When looking through various forums, blogs and commentary on social media channels, I’m often amazed at how quickly users can jump to conclusions about the causes of their post-production woes.
With my over 18 years of post-production experience, while I am readily equipped with an arsenal of knowledge in dealing with what might be the cause of a particular crash, drive failure, performance issue or workflow hiccup, I’m still learning to this day and tweaking the workflows I’m accustomed to in order to be proficient and move at the speed and pace of our industry.
Premiere Pro is an incredibly robust nonlinear video editor allowing flexible workflows no matter what type of content you produce. If you take Premiere Pro and the Creative Cloud applications, your options for video are almost infinite. In this blog series, I want to touch upon a few hot topics and generalizations that I’ve seen online about Premiere Pro. Let’s look at some comments, dissect them and see as users, there’s a lot we can do to take the power into our own hands and problem solve.
Slow playback for H264 and H265
The first topic I’d like to tackle is slow playback, which can be a key source of frustration for editors. You may experience the problem of slow playback in your NLE, but that doesn’t mean the NLE is the culprit. It makes a tremendous difference what camera you are shooting on and what formats you are using.
H264 and H265/HEVC are highly compressed formats. This is great when:
- Capturing footage, as it doesn’t take a lot of storage and provides you with a cost-effective camera.
- Exporting footage, since it provides smaller files that are easier to upload.
When you take a highly compressed format and try to edit with it, you need a considerable amount of resources to decode the file and optimize it for playback. And that’s before you add effects, transitions, your favorite Lumetri color preset and dynamically link them to an After Effects Comp.
For shorter projects, this might not matter, but if H264 or H265 are slowing you down, consider transcoding your footage to an optimized codec. This allows the file to breathe and requires considerably less of your system’s horsepower. Using ProRres, DNx, or Cineform Codecs are great choices, whether you’re on a Mac or a PC. The transcoding itself happens in the background but the trade-off is that the new files will require more storage, but you can manage that when you’re archiving your finished project. And the payoff during editing is worth it.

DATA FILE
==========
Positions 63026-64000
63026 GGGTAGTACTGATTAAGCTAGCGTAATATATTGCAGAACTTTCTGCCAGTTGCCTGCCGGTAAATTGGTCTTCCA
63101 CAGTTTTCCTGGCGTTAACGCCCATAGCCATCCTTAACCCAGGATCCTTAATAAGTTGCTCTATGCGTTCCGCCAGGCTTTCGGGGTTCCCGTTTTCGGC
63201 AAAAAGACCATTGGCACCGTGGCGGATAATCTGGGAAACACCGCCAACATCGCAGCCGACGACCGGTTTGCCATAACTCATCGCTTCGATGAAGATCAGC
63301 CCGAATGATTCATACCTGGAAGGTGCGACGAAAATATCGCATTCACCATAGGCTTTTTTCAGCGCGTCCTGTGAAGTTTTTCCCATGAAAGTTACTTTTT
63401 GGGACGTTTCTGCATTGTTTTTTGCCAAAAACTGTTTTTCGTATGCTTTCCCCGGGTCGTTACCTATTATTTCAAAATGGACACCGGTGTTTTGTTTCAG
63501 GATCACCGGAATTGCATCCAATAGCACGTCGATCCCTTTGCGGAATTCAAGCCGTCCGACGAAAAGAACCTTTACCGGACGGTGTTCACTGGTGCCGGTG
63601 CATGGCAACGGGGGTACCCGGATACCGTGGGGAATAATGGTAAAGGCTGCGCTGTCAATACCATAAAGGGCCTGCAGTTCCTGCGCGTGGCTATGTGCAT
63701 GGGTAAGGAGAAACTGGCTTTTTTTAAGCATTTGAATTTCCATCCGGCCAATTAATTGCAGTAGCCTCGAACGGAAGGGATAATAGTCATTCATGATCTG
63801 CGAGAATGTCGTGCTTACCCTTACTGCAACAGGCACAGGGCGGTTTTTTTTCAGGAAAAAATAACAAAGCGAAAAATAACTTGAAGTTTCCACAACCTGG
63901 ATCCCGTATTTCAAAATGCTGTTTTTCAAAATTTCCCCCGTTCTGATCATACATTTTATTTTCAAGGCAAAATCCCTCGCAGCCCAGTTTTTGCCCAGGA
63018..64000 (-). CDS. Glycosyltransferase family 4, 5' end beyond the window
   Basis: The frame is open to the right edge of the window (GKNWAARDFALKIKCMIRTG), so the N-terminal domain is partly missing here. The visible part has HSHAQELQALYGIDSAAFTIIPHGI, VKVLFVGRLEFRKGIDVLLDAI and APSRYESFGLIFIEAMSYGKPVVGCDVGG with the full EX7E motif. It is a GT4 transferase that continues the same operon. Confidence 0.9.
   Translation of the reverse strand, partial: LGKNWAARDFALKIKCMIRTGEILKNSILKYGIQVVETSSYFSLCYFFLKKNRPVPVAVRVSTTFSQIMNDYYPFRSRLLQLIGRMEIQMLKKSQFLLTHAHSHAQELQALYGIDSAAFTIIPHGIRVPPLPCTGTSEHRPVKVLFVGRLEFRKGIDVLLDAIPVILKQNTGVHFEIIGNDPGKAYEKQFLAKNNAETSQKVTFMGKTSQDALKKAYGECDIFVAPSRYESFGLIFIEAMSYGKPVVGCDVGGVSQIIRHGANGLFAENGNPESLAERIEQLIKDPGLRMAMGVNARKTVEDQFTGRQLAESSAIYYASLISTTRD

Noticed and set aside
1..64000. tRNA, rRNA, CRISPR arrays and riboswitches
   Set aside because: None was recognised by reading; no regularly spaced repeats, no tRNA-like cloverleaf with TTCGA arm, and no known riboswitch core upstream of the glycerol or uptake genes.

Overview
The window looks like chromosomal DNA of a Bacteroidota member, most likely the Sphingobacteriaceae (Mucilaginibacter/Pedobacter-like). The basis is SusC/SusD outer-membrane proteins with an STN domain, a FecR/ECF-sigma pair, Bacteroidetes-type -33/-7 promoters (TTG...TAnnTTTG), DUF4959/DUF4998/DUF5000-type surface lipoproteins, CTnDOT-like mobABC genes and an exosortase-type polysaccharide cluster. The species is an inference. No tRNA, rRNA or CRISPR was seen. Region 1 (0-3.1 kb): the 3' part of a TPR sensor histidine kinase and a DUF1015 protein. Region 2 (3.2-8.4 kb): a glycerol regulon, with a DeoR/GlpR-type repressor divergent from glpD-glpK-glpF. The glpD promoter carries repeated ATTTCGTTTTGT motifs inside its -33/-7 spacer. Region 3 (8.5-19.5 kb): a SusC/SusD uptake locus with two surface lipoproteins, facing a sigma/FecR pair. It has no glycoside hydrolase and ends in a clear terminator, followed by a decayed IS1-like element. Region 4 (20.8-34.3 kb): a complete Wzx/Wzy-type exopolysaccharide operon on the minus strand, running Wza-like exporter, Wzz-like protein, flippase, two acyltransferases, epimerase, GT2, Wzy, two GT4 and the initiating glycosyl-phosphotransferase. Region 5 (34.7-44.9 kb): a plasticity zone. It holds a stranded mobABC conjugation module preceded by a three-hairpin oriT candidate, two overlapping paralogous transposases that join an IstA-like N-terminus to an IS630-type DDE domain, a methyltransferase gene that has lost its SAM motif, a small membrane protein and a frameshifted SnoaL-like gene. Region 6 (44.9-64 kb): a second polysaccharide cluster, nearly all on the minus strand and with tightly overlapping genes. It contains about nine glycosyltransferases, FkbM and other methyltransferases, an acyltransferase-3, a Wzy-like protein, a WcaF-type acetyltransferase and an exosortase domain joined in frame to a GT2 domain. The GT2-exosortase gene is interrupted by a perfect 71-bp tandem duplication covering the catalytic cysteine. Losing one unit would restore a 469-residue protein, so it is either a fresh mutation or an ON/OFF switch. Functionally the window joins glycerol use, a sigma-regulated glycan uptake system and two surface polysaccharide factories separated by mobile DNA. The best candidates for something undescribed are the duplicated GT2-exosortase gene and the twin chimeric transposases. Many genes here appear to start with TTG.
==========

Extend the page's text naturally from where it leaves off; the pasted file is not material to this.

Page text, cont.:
Transcoding On Import
- Create a New Project in Premiere Pro by going to File – New – Project
- After setting up the General Settings and Scratch discs, head to the Ingest Settings Tab.
- Click the ingest checkbox. From the Dropdown choose Transcode.
- Under Preset, choose an ingest preset optimized for your system. Since I’m on a MAC, I’ll choose Apple Pro Res 422. Please note: you can actually create your own ingest preset inside of Adobe Media Encoder if you don’t see a format you wish to work with. I have a movie dedicated to this on my YouTube channel.
- Choose a location you wish to save your transcoded media to preferably a fast external SSD. You could also store these in the Creative Cloud folder providing you have enough space, which will put it in the cloud and give you a backup.
- Press Ok to start working in your new project and change your Workspace to Assembly. This will create more real estate for your Project Panel.
- Double-Click in the Project Panel and select H264 and H265 media on your system. Press Import.
- Adobe Media Encoder will launch in the background and start transcoding your clip to the selected Ingest Preset.
- While the preset is still transcoding, Premiere Pro will link to your original file and then automatically switch to the transcoded file upon completion. You can see what Premiere Pro is linking too by right-clicking your clip and choosing Reveal in Finder or Explorer.
- Note: Premiere Pro will transcode everything you bring into this Project from now on. If you are finished go to File – Project – Settings – Ingest settings and uncheck the ingest checkbox. Alternatively, there are also ingest settings available in the Media Browser.
If you prefer, you can also use Media Encoder for this process by importing your H264 and H265 files and choose a format to encode too. In my experience, Premiere Pro is faster, as long as you’re meeting the recommended system specifications for the footage you work with. More on that in another article.
Transcoding on ingest does not slow down your workflow: you can still work with your native footage in the beginning stages of editing. Premiere Pro swaps in the transcoded media in the background as it becomes available.
While we wait for the world of technology to catch up and form a super committee where they align all codec intentions, transcoding is a great option.